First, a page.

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The Comedy of Errors

ACT IV SCENE III A public place. 
[Enter ANTIPHOLUS of Syracuse]
ANTIPHOLUS OF SYRACUSEThere's not a man I meet but doth salute me
As if I were their well-acquainted friend;
And every one doth call me by my name.
Some tender money to me; some invite me;
Some other give me thanks for kindnesses;5
Some offer me commodities to buy:
Even now a tailor call'd me in his shop
And show'd me silks that he had bought for me,
And therewithal took measure of my body.
Sure, these are but imaginary wiles10
And Lapland sorcerers inhabit here.
DROMIO OF SYRACUSEMaster, here's the gold you sent me for. What, have
you got the picture of old Adam new-apparelled?
ANTIPHOLUS OF SYRACUSEWhat gold is this? what Adam dost thou mean?
DROMIO OF SYRACUSENot that Adam that kept the Paradise but that Adam15
that keeps the prison: he that goes in the calf's
skin that was killed for the Prodigal; he that came
behind you, sir, like an evil angel, and bid you
forsake your liberty.
ANTIPHOLUS OF SYRACUSEI understand thee not.20
DROMIO OF SYRACUSENo? why, 'tis a plain case: he that went, like a
bass-viol, in a case of leather; the man, sir,
that, when gentlemen are tired, gives them a sob
and 'rests them; he, sir, that takes pity on decayed
men and gives them suits of durance; he that sets up25
his rest to do more exploits with his mace than a
ANTIPHOLUS OF SYRACUSEWhat, thou meanest an officer?
DROMIO OF SYRACUSEAy, sir, the sergeant of the band, he that brings
any man to answer it that breaks his band; one that30
thinks a man always going to bed, and says, 'God
give you good rest!'
ANTIPHOLUS OF SYRACUSEWell, sir, there rest in your foolery. Is there any
DROMIO OF SYRACUSEWhy, sir, I brought you word an hour since that the
bark Expedition put forth to-night; and then were35
you hindered by the sergeant, to tarry for the hoy
Delay. Here are the angels that you sent for to
deliver you.
ANTIPHOLUS OF SYRACUSEThe fellow is distract, and so am I;
And here we wander in illusions:40
Some blessed power deliver us from hence!
[Enter a Courtezan]
CourtezanWell met, well met, Master Antipholus.
I see, sir, you have found the goldsmith now:
Is that the chain you promised me to-day?
ANTIPHOLUS OF SYRACUSESatan, avoid! I charge thee, tempt me not.45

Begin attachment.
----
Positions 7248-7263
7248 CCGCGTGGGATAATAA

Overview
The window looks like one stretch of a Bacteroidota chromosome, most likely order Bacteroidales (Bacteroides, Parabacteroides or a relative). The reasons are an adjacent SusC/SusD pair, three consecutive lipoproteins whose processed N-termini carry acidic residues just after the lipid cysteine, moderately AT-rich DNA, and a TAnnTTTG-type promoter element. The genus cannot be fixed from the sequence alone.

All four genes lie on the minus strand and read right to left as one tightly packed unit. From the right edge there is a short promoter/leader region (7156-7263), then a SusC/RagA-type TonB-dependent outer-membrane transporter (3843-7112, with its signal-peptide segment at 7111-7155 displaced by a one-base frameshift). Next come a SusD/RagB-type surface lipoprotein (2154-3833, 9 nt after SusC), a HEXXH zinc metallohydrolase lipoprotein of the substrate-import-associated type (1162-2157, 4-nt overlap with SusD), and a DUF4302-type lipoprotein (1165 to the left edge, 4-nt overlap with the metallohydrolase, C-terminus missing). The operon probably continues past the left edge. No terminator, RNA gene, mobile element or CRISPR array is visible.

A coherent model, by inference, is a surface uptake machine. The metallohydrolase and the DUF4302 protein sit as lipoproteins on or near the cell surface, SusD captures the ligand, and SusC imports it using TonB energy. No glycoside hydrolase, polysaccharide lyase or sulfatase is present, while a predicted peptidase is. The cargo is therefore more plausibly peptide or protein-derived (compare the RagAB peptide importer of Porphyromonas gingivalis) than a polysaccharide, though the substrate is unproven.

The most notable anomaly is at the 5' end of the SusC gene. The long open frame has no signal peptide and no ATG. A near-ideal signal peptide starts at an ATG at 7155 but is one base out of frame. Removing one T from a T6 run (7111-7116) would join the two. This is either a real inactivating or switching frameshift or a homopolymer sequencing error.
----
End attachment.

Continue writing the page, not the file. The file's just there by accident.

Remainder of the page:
DROMIO OF SYRACUSEMaster, is this Mistress Satan?
DROMIO OF SYRACUSENay, she is worse, she is the devil's dam; and here
she comes in the habit of a light wench: and thereof
comes that the wenches say 'God damn me;' that's as50
much to say 'God make me a light wench.' It is
written, they appear to men like angels of light:
light is an effect of fire, and fire will burn;
ergo, light wenches will burn. Come not near her.
CourtezanYour man and you are marvellous merry, sir.55
Will you go with me? We'll mend our dinner here?
DROMIO OF SYRACUSEMaster, if you do, expect spoon-meat; or bespeak a
long spoon.
DROMIO OF SYRACUSEMarry, he must have a long spoon that must eat with60
the devil.
ANTIPHOLUS OF SYRACUSEAvoid then, fiend! what tell'st thou me of supping?
Thou art, as you are all, a sorceress:
I conjure thee to leave me and be gone.
CourtezanGive me the ring of mine you had at dinner,65
Or, for my diamond, the chain you promised,
And I'll be gone, sir, and not trouble you.
DROMIO OF SYRACUSESome devils ask but the parings of one's nail,
A rush, a hair, a drop of blood, a pin,
A nut, a cherry-stone;70
But she, more covetous, would have a chain.
Master, be wise: an if you give it her,
The devil will shake her chain and fright us with it.
CourtezanI pray you, sir, my ring, or else the chain:
I hope you do not mean to cheat me so.75
ANTIPHOLUS OF SYRACUSEAvaunt, thou witch! Come, Dromio, let us go.
DROMIO OF SYRACUSE'Fly pride,' says the peacock: mistress, that you know.
[Exeunt Antipholus of Syracuse and Dromio of Syracuse]
CourtezanNow, out of doubt Antipholus is mad,
Else would he never so demean himself.
A ring he hath of mine worth forty ducats,80
And for the same he promised me a chain:
Both one and other he denies me now.
The reason that I gather he is mad,
Besides this present instance of his rage,
Is a mad tale he told to-day at dinner,85
Of his own doors being shut against his entrance.
Belike his wife, acquainted with his fits,
On purpose shut the doors against his way.
My way is now to hie home to his house,
And tell his wife that, being lunatic,90
He rush'd into my house and took perforce
My ring away. This course I fittest choose;
For forty ducats is too much to lose.

Next: The Comedy of Errors, Act 4, Scene 4